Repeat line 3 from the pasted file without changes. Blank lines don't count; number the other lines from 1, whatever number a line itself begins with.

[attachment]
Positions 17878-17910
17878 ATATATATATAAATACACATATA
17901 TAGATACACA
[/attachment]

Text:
17901 TAGATACACA